You were unable to attend the seminar on 30 April? Read the summary of the afternoon.

Background

EU context

In 2012, the European Commission proposed a major reform to the legal framework of personal data protection. This reform expands the reach of the EU’s 1995 Data Protection Directive and harmonises Member States’ inconsistent implementation of the regulation. Thus far, it has been the most heavily lobbied piece of legislation with 3999 amendments tabled by the Europan Parliament.

The main aim of the new law is to strengthen individual rights, address new challenges of globalisation and technological developments and decrease administrative burden of compliance. The new Directive will also alter the way non-EU companies and in particular US companies do business in Europe.

 

The current context in France

Further to the January terrorist attacks in Paris against Charlie Hebdo and a kosher grocery store, the government announced its plans to reform the legislative framework around surveillance in France, with a view to increase the ability of French intelligence services to prevent similar attacks in the future. A draft law entitled “loi sur le renseignement” (“law on intelligence”) was presented to the French National Assembly in April. The draft law has been heavily criticised by a number of stakeholders, political figures from both sides of the spectrum, a number of civil society organisations, and by representatives of digital and internet industries.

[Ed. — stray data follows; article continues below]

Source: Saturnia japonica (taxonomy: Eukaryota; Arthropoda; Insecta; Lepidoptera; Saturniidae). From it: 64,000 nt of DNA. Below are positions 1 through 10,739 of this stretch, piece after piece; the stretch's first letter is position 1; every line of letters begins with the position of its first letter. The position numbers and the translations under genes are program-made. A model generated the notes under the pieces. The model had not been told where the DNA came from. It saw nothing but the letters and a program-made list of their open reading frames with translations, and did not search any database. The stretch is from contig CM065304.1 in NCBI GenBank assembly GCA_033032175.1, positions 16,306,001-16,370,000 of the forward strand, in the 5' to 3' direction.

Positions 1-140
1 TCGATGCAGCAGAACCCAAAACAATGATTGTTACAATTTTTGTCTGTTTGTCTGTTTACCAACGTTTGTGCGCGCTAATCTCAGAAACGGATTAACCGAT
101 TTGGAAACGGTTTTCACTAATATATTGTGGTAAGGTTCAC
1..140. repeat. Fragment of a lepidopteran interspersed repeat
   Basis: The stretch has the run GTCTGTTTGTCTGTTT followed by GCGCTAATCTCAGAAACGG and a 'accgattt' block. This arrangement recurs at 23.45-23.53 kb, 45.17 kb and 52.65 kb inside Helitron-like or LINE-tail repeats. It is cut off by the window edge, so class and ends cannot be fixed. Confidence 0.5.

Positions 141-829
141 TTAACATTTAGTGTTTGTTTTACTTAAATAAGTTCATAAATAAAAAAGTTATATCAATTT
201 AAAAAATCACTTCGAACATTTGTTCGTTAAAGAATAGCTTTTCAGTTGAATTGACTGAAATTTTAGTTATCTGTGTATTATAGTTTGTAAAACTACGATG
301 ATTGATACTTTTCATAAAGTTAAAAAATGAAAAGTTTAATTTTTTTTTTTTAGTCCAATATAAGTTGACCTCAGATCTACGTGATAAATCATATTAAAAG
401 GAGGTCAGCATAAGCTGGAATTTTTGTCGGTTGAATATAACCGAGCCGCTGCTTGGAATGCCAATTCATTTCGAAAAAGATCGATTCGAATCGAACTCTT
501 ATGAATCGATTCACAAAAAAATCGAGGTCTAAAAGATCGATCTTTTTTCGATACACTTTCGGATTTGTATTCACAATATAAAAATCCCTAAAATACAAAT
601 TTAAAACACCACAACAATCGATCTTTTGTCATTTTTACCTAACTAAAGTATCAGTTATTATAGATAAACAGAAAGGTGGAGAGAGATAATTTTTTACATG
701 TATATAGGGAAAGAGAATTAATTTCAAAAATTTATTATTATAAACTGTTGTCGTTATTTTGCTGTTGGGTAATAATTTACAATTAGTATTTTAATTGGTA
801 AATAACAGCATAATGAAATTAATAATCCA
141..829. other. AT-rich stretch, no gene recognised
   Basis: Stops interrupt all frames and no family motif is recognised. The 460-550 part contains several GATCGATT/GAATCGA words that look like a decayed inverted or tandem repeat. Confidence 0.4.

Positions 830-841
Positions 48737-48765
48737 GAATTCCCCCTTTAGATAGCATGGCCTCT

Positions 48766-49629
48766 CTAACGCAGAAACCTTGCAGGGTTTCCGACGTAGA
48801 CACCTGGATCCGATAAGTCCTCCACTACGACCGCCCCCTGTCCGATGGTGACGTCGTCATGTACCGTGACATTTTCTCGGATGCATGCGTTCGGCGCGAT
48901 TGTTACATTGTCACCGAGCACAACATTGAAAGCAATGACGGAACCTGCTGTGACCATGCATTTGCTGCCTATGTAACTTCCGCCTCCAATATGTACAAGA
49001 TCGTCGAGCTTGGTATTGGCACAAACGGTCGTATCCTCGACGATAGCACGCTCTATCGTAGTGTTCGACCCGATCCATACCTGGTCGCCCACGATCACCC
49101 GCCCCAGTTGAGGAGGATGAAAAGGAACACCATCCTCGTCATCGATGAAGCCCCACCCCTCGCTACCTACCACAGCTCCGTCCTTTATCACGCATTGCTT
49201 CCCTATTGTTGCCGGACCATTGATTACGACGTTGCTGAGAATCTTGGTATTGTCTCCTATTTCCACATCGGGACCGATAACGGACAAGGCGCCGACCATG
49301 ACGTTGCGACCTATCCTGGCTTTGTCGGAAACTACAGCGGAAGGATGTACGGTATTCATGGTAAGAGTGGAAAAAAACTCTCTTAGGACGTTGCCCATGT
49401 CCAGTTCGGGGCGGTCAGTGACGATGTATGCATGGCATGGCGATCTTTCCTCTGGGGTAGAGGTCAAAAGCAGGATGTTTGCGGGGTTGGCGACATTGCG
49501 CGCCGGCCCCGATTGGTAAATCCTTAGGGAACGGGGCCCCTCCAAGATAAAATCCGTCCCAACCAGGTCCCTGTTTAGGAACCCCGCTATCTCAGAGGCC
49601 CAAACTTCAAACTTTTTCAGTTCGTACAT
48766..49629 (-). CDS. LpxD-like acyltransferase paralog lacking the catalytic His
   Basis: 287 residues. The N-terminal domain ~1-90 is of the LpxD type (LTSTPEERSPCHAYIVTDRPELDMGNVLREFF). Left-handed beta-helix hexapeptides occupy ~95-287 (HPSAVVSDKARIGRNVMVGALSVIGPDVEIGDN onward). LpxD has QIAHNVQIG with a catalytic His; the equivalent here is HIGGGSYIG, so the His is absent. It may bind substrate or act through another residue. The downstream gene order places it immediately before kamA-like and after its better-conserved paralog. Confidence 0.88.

The new law was adopted on 5 May. 

The UK’s views on the new EU Directive

The UK is one of the Member States that heavily criticised the new Directive. The government in its official response to the proposal argued that the new laws ’will lead to a division of the UK law causing confusion, both for data subjects, and for organisations within the criminal justice system.’ The government expressed its concerns regarding inconsistencies in application, both due to differing provisions in the instruments and over time, due to court decisions under each instrument.

The agenda of the session

The seminar was chaired by Peter Wright, solicitor and managing director at Digital UK, Chair of the Law Society of England and Wales Technology and Law Reference Group.

Christiane Féral-Schuhl, Immediate Past President of the Paris Bar (January 2012 January 2014) opened the session. The Past President talked about the importance of personal data protection;  a new dimension of possessing information and how the development of the internet and IT have led to recent security breaches for instance in the ’Snowden case’ or raised the questions around mass surveillance. Mrs Féral-Schuhl emphasised the need for protecting privacy and individual liberties. You can read the full speech attached to this article.

Dr. Nathalie Moreno, partner at Charles Russell Speechlys, gave a presentation on ’Data Protection Law: A comparative approach in France and in the United Kingdom’. Nathalie summarised the legal framework at EU level; compared the key themes such as notifications, international transfers, Whistleblowing Hotlines, breaches and offences and penalties, and shared the latest on the proposed reform of the EU data protection framework.

Anne-Claire Dubois, in-house Legal Counsel & Privacy Officer Time Out Group, talked about ‘Data Protection Law: A comparative approach of the Data Protection Officer role in France and in the United Kingdom’. Anne-Claire shared her experience as a Certified Data Protection Officer and compared the approaches on the protection of individuals with regard to the processing of personal data and on the free movement of such data in France, the UK and summarised the impacts of the EU legal framework.

Both sessions were followed by an interactive Q&A. If you are interested in the presentations please send us an e—mail

The seminar was followed by a cheese and wine reception where the President of the Law Society was also present.

 

 

 

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